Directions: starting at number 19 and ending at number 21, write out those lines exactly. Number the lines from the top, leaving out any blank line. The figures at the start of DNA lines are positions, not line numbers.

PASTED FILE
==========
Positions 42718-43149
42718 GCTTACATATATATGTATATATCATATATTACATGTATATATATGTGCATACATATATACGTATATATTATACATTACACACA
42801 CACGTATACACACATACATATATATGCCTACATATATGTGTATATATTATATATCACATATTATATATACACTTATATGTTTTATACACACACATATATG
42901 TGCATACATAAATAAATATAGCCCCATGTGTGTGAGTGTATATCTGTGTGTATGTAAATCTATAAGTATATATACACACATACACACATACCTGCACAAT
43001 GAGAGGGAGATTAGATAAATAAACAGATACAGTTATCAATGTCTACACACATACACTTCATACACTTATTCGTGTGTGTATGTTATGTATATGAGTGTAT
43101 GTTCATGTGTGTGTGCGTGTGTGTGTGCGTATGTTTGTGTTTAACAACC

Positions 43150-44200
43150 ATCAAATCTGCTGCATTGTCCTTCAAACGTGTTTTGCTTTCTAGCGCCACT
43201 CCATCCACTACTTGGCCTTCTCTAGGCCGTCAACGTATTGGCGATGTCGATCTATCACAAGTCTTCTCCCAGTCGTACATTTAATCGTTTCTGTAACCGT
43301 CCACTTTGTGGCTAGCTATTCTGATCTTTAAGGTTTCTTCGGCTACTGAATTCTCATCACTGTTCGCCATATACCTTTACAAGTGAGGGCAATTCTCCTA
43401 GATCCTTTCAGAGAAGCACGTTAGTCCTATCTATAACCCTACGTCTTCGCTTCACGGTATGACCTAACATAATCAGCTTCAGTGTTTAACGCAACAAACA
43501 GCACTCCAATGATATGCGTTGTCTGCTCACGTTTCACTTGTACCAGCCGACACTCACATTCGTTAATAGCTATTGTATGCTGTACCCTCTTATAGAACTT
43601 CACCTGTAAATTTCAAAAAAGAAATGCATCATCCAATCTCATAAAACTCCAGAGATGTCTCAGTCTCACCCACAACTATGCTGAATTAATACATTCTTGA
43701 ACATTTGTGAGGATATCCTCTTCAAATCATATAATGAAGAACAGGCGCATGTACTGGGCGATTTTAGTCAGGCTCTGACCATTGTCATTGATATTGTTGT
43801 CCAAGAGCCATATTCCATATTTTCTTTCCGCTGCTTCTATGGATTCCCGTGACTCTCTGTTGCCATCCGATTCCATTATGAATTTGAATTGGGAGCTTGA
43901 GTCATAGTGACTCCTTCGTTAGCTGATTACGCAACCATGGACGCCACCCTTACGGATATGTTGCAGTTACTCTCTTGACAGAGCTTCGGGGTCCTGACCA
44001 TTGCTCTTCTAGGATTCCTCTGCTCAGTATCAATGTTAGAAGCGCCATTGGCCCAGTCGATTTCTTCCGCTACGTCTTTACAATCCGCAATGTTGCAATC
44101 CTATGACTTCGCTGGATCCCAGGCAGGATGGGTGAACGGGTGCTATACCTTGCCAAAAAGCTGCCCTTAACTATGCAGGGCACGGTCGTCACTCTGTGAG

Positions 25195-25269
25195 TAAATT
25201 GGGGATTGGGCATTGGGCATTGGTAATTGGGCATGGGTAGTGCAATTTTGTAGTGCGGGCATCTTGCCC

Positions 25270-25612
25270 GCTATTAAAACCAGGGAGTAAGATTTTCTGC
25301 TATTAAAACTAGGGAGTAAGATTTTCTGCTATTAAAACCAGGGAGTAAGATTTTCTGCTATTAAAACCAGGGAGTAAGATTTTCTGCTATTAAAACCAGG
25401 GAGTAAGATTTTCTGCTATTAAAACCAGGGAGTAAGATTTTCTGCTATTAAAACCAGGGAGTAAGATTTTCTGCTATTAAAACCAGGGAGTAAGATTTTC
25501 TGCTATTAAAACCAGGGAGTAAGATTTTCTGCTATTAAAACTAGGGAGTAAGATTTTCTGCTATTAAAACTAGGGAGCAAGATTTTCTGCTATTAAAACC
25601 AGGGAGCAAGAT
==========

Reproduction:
Positions 25195-25269
25195 TAAATT
25201 GGGGATTGGGCATTGGGCATTGGTAATTGGGCATGGGTAGTGCAATTTTGTAGTGCGGGCATCTTGCCC